At 1.45 I opened the floor to questions and made sure that I plugged my book by having a picture of the proposed cover art on the screen behind me and by 2.00pm I wrapped up the event and bowed gratefully to warm applause. The first part of my day had been completed successfully.

I now had five hours to prepare for the big show. Firstly I drove to check into my hotel, just five minutes away and had a shower and a bite of lunch, before heading back to Revelation at 4 to ‘get in’. The set for Great Ex is a simple one with sparse furniture arranged on each side of the stage: the right hand side representing Joe Gargery’s forge whilst the left is dominated by Miss Havisham at Satis House. During the first act I have to make some onstage costume changes (more additions rather than changes) so I had to make sure that the required clothing was carefully placed in a condition that I could easily slip into them when the time came. John was working hard at lighting cues and soon everything was in place and ready. It was 5 pm and there was still 2 hours and forty five minutes before curtains, so I decided to go back to the hotel and rest a little more.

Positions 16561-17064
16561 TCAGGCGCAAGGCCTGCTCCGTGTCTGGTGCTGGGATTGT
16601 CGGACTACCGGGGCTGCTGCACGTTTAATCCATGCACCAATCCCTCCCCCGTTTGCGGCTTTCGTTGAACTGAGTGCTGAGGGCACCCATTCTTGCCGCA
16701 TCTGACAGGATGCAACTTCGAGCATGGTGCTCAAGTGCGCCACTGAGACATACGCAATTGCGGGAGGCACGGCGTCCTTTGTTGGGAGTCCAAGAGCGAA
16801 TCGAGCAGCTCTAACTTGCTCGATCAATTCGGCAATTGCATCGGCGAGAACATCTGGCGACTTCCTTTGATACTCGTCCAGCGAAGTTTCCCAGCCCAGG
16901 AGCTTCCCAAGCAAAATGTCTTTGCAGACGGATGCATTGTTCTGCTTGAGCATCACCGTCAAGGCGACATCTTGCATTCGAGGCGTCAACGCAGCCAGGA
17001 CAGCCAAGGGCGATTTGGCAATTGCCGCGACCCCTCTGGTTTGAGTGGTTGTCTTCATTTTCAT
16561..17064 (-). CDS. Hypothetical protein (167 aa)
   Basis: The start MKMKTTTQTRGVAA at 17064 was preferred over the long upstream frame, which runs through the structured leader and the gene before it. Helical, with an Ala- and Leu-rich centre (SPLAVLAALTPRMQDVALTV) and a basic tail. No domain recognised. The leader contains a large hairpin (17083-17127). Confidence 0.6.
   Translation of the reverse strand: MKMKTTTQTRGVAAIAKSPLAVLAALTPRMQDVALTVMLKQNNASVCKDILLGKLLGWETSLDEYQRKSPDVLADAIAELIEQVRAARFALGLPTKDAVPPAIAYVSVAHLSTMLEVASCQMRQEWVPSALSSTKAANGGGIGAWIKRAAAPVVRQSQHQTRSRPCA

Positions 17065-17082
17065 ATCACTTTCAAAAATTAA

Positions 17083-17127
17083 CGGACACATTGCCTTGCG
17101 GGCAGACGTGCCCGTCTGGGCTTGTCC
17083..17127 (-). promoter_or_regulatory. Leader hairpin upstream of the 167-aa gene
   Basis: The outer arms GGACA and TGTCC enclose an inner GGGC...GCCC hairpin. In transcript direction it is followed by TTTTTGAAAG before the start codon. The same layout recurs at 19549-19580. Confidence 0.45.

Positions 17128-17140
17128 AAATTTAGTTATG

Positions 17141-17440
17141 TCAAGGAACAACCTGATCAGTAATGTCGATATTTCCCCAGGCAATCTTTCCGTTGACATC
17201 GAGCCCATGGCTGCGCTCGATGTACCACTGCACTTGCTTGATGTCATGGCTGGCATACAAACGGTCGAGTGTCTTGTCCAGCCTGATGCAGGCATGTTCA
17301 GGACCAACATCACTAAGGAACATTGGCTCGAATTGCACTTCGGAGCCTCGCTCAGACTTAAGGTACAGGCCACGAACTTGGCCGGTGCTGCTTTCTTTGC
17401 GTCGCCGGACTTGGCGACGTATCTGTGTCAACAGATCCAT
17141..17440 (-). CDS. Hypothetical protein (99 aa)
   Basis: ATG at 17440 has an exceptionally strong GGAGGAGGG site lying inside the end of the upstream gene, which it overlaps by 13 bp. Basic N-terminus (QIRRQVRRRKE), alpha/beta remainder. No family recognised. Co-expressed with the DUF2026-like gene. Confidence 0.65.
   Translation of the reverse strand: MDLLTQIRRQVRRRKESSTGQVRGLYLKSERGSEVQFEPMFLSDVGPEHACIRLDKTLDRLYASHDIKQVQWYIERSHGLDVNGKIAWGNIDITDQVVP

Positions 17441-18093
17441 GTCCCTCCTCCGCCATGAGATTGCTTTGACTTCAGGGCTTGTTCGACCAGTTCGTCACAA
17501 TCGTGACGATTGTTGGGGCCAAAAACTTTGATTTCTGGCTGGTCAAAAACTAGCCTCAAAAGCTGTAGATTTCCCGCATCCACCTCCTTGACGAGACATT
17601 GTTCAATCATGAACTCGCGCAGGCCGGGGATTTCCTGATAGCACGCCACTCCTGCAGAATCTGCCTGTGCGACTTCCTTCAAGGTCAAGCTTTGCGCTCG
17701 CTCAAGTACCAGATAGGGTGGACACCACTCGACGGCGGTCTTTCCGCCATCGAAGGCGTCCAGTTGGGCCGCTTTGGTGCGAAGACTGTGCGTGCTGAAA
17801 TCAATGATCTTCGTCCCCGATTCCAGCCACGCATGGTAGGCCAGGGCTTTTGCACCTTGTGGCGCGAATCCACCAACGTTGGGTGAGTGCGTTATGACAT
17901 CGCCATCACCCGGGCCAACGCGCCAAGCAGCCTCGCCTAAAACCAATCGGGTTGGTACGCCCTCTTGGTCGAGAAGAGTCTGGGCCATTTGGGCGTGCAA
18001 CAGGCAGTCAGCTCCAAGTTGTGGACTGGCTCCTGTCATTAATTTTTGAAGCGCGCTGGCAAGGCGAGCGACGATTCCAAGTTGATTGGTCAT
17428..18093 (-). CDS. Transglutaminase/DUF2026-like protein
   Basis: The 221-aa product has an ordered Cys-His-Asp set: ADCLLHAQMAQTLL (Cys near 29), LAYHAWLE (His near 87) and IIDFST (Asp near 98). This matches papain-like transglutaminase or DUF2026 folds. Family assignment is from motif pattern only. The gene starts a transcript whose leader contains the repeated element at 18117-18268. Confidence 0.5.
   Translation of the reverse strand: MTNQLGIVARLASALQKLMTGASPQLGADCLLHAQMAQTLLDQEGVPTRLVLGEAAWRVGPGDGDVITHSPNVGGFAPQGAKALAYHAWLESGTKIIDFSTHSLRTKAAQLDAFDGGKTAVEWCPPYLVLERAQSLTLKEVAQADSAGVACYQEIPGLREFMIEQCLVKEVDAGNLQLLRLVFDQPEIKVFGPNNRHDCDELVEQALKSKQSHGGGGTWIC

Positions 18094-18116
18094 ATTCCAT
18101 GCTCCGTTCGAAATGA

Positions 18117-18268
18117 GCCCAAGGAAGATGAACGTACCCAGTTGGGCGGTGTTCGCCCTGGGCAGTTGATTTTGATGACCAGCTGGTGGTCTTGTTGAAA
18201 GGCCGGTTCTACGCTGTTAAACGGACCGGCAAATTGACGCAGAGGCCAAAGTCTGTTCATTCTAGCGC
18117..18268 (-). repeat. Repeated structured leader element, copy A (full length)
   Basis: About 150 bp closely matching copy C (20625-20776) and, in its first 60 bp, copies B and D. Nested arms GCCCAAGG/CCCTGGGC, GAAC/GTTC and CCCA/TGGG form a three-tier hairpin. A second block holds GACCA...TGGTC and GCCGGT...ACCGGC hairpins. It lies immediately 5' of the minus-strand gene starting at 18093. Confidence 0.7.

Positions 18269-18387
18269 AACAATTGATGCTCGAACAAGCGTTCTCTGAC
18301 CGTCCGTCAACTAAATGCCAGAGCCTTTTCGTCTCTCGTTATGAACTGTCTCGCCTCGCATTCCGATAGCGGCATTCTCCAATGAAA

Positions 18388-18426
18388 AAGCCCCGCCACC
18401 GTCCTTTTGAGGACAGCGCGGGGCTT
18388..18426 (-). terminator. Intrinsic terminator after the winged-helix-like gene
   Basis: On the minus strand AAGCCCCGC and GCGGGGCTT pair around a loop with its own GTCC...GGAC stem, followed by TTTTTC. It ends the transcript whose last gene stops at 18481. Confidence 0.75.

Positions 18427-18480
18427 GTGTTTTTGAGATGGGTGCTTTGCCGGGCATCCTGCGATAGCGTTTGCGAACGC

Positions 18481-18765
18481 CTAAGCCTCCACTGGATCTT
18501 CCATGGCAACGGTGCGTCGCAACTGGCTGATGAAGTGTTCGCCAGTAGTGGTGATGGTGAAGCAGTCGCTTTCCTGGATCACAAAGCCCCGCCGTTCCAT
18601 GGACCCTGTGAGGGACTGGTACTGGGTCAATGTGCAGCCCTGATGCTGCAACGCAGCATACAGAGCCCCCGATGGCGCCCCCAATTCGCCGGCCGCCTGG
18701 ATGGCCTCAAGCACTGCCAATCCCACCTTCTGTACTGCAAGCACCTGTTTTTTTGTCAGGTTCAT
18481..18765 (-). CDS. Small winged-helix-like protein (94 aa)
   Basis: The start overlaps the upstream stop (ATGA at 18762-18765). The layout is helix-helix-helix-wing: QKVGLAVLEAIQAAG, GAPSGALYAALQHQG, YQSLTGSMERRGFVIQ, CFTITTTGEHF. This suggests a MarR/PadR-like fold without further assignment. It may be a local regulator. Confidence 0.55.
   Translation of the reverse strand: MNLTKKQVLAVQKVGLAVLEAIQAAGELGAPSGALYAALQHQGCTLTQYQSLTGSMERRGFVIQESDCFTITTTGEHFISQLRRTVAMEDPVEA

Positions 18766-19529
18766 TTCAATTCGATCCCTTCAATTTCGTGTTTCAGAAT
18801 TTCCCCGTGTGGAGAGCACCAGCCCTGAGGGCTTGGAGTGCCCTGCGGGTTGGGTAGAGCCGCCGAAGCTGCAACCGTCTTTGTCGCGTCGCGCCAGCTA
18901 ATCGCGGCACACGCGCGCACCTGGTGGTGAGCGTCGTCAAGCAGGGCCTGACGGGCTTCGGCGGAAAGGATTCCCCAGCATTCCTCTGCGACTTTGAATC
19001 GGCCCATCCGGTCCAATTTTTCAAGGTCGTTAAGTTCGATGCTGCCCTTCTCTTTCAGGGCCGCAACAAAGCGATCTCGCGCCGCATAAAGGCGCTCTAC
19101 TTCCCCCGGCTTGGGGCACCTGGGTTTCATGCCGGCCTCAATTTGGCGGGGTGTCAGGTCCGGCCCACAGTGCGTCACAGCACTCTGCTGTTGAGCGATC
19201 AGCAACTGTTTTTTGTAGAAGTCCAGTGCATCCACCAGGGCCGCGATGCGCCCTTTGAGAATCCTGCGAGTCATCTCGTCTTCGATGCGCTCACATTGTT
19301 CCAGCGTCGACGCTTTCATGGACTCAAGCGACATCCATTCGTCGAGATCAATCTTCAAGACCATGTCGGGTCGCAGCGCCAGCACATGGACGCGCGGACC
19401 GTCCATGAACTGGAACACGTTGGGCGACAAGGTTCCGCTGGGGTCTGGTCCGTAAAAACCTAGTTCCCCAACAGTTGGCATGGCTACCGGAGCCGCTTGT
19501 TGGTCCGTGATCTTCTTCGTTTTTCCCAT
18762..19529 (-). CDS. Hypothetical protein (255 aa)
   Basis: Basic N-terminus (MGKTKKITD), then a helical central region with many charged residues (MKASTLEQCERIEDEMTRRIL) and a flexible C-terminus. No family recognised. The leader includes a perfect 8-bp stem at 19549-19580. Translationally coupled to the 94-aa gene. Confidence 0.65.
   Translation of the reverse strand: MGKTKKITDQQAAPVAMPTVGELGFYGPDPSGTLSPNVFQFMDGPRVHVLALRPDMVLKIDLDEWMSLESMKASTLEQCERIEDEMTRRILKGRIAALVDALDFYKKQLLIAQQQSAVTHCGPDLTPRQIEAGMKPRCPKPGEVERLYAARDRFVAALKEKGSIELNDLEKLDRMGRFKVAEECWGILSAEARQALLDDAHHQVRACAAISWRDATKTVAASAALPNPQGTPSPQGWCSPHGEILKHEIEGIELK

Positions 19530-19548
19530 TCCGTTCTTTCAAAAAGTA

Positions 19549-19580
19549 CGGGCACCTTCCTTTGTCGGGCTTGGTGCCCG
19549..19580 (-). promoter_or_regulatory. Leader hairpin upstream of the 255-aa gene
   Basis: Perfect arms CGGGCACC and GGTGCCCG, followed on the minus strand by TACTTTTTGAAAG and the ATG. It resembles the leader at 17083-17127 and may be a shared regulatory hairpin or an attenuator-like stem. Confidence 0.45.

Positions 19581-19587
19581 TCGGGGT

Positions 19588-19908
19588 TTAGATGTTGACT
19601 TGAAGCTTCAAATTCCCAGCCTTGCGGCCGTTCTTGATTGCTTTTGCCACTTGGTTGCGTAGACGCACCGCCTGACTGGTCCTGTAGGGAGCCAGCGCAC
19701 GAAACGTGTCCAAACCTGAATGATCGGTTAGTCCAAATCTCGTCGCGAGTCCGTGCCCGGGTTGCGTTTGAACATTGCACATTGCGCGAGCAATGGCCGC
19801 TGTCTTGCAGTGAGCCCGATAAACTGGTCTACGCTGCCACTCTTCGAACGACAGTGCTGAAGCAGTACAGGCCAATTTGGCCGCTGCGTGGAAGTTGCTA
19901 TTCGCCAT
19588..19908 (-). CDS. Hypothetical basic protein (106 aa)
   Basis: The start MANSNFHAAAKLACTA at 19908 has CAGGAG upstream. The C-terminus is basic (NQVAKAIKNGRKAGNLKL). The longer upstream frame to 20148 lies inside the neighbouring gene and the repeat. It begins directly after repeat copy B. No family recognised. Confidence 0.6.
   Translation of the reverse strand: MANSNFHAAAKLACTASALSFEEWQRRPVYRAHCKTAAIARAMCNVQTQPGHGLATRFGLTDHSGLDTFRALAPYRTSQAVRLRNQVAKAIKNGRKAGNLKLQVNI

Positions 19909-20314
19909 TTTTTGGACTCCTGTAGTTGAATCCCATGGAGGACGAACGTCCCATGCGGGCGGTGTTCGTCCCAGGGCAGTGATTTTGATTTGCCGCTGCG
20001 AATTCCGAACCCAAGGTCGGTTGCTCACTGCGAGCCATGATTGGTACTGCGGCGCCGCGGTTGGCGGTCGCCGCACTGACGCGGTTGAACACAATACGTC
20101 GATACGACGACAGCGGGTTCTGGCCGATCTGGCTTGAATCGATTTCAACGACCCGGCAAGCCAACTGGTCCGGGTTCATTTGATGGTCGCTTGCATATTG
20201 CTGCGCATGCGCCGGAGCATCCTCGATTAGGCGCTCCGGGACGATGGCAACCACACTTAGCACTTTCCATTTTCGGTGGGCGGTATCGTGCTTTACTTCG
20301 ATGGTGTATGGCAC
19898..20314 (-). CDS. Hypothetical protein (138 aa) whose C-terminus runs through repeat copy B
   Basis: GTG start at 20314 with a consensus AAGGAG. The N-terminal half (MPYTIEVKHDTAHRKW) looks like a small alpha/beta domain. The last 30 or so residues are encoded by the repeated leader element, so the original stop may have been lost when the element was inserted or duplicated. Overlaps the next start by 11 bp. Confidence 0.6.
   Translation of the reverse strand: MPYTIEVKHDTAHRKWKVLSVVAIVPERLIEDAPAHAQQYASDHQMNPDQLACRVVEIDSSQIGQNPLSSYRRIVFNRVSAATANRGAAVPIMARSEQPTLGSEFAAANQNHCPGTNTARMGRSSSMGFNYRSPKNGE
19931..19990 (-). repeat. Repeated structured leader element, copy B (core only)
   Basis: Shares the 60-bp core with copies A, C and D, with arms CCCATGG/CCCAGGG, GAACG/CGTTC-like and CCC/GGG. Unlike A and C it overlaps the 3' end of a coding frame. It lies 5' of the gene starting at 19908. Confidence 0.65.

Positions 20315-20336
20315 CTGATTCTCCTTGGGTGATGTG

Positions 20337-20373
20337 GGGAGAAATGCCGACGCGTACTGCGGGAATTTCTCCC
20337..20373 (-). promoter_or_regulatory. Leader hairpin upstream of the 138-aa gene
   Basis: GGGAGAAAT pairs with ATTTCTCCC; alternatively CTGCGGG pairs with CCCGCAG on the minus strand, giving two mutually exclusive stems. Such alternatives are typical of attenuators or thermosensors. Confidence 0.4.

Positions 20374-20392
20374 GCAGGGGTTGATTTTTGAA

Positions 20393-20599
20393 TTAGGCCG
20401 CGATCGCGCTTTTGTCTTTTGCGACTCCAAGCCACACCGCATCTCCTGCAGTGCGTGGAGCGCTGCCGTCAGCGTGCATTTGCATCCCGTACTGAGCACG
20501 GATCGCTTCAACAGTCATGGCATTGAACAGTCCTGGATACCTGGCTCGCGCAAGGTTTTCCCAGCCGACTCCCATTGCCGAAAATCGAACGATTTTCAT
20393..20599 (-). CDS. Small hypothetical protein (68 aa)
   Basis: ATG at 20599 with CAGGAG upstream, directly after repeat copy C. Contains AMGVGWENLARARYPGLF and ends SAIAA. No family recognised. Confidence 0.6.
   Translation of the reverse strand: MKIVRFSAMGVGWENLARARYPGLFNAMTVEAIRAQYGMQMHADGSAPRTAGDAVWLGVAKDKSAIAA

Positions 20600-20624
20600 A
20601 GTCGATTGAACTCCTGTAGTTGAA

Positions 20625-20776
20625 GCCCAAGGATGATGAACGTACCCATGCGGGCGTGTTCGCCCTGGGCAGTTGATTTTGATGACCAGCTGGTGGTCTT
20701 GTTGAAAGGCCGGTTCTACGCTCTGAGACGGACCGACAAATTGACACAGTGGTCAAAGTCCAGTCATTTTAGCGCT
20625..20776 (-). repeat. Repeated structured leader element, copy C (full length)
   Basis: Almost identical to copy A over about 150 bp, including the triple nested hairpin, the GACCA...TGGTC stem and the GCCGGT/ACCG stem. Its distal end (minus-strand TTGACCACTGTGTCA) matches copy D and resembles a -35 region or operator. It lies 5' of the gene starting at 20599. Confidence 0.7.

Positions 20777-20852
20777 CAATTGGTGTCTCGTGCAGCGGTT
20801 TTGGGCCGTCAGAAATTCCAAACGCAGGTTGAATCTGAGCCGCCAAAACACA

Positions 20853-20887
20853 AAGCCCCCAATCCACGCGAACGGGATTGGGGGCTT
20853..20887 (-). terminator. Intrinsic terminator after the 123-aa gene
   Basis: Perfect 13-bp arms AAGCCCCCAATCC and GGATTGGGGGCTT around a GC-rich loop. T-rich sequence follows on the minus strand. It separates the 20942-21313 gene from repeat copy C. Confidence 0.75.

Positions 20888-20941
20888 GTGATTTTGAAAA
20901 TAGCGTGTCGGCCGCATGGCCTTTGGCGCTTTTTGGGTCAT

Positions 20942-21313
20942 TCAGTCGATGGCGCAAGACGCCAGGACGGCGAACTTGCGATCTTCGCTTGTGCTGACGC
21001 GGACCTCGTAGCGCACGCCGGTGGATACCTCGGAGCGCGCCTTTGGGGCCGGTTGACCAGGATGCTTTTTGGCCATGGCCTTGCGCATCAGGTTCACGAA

Due to the ongoing Covid restrictions the audience would not be seated in theatre style rows, but at separate tables in a cabaret format and judging by the arrangement Deb and her team were expecting a goodly number. When I returned to St Mary’s I spent some time walking around the auditorium looking at sight lines around the great stone columns in the nave of the church. I wanted to be aware of which tables may struggle to see the action when I was at various parts of the stage and adapt my movements accordingly. I was aware there was no possibility of everybody seeing everything all the time, but if I was at least conscious of the limitations I could try to give those to the sides as much as I could.

Seven o’clock, and the doors opened. Once more I sat back stage and listened to the murmur. My script lay open and occasionally I turned to a certain passage that I was running through in my mind just to check the exact phrase or grammar. I had a great sense that not only did I need to give a good performance for my own self esteem, but that the audience who had been deprived live theatre for so many months craved and deserved one too.

At 7.40 Jo came to give me the five, and in no time the auditorium lights dimmed and the recorded voiceover that begins the show boomed out into the hall and as it ended with ….’Pip beginning to cry…’ I leapt into action as the savage Magwitch, grabbing the little orphan: ‘HOLD YOUR NOISE!